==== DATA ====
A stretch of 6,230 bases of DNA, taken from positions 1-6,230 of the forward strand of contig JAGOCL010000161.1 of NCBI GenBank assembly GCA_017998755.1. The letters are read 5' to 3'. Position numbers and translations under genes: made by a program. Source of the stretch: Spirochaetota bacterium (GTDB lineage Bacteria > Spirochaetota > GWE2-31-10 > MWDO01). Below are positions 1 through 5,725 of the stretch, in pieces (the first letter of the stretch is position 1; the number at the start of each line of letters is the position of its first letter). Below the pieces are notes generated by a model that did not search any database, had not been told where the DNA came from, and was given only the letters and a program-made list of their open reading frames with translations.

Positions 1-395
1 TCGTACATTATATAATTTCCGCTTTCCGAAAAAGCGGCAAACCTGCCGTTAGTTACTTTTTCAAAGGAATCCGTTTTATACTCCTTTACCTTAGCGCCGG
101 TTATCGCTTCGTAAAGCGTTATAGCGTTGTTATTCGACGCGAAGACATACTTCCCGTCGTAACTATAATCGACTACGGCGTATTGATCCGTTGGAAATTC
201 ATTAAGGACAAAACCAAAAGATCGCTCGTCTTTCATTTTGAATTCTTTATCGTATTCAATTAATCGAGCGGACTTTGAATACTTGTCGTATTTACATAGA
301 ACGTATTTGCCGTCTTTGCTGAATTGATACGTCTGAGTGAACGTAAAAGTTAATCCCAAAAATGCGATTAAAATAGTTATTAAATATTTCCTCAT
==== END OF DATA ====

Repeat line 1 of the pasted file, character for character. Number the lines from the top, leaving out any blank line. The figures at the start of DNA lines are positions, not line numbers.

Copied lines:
A stretch of 6,230 bases of DNA, taken from positions 1-6,230 of the forward strand of contig JAGOCL010000161.1 of NCBI GenBank assembly GCA_017998755.1. The letters are read 5' to 3'. Position numbers and translations under genes: made by a program. Source of the stretch: Spirochaetota bacterium (GTDB lineage Bacteria > Spirochaetota > GWE2-31-10 > MWDO01). Below are positions 1 through 5,725 of the stretch, in pieces (the first letter of the stretch is position 1; the number at the start of each line of letters is the position of its first letter). Below the pieces are notes generated by a model that did not search any database, had not been told where the DNA came from, and was given only the letters and a program-made list of their open reading frames with translations.